The Michigan Department of Natural Resources has identified 30 free-ranging white-tailed deer that are confirmed or suspected to have chronic wasting disease.
The DNR says 17 deer from Montcalm County are suspected or confirmed to be positive for Chronic Wasting Disease.
"The fact that we have likely found so many additional CWD-positive deer is a major concern for Michigan's deer population", said Chad Stewart, DNR deer specialist in a press release.
The test results mark the fifth case of CWD discovered in Montana wild deer this fall. Of those tested, 30 cases of CWD have been suspected or confirmed in deer from Clinton, Ingham, Kent and Montcalm counties. They have also opened additional deer check stations and encourage all hunters to have their deer tested at the stations.
The 2017 Iowa deer harvest is running 4.5 percent ahead of the 2016 totals.
Chronic wasting disease is a fatal neurological disease that affects white-tailed deer, mule deer, elk and moose.
An incident command team defines an initial response area (IRA) around where an infected animal was harvested, and may recommend a special CWD hunt to collect enough samples to determine disease prevalence and distribution.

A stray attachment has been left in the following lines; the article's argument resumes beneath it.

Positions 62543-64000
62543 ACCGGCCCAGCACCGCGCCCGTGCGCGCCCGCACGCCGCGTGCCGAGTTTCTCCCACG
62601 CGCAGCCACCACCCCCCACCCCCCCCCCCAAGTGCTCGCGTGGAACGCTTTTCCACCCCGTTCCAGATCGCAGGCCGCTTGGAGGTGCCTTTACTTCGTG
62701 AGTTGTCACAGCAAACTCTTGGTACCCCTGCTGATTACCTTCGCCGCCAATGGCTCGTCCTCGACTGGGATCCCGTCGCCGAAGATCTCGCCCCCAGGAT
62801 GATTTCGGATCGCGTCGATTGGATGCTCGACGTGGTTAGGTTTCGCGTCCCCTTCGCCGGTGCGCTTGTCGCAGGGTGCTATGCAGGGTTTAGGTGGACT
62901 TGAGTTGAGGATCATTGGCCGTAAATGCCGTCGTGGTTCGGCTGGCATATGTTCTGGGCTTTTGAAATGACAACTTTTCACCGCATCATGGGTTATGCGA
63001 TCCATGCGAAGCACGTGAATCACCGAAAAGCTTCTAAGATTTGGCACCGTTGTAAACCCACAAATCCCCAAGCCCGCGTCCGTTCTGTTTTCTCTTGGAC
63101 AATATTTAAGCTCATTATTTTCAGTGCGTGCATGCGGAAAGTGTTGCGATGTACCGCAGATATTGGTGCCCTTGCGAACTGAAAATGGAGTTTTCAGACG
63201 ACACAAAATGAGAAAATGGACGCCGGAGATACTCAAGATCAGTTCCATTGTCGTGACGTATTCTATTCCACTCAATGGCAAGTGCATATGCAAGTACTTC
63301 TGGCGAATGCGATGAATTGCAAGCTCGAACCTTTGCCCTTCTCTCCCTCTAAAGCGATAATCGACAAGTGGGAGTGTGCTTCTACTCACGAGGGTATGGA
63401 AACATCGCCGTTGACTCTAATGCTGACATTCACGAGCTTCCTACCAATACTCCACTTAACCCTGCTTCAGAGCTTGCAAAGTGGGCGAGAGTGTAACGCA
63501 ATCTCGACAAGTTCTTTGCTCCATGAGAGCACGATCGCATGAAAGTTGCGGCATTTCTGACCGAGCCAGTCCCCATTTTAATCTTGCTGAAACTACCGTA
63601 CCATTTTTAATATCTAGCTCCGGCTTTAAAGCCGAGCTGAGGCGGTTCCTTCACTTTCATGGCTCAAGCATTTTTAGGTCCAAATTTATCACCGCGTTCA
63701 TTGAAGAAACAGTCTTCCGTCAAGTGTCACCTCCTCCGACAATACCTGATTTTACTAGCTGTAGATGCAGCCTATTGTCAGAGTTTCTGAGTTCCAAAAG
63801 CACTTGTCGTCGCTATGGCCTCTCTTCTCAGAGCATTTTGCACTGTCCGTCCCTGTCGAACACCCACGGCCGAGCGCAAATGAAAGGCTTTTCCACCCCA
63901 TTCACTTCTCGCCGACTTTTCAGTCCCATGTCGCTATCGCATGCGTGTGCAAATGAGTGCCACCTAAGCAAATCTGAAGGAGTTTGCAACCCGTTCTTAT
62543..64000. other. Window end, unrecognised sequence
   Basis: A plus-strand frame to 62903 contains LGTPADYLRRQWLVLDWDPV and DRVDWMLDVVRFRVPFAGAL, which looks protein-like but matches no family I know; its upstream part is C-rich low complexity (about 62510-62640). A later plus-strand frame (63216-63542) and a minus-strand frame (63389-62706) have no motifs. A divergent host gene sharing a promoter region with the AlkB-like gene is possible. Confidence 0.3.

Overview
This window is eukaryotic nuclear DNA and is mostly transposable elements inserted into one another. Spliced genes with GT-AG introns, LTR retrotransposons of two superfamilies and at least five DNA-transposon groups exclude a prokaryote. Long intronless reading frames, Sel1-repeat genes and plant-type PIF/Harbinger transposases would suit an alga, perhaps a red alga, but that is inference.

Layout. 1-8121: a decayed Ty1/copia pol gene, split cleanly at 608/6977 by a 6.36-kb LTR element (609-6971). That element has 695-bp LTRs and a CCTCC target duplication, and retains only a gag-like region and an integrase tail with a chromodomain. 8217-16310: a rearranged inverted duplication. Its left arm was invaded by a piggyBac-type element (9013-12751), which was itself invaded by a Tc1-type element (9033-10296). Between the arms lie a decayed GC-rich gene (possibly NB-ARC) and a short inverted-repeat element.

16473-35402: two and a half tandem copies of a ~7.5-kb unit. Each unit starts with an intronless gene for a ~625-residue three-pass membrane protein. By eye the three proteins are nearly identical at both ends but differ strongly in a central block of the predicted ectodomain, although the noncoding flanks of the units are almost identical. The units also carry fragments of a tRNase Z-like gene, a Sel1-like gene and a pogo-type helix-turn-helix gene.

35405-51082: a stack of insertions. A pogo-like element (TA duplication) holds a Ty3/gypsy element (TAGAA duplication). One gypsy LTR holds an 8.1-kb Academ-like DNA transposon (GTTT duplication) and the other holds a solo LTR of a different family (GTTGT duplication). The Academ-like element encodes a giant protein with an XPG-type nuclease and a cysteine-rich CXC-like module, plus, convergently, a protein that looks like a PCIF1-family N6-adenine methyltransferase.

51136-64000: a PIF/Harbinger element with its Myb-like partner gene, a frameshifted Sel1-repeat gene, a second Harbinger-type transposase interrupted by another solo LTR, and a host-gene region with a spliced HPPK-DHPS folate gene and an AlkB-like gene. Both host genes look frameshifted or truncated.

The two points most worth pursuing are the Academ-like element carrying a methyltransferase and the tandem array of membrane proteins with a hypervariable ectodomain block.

The DNR has established a "core and management zone" where the disease has been detected.
However, as a precaution, the U.S. Centers for Disease Control and the World Health Organization recommend infected animals not be consumed as food by either humans or domestic animals.
So far in 2017, one deer has tested positive in Clinton County and no deer from Ingham County has tested positive. In Ingham County, five deer from Meridian Township tested positive from 2015 to 2016; since then, no deer from Ingham County have tested positive for CWD.
This is the first year any free-ranging deer in Montcalm County have been found to have the disease. TSEs are caused by infectious, mis-folded prion proteins, which cause normal prion proteins throughout a healthy animal's body to mis-fold, resulting in organ damage and eventual death.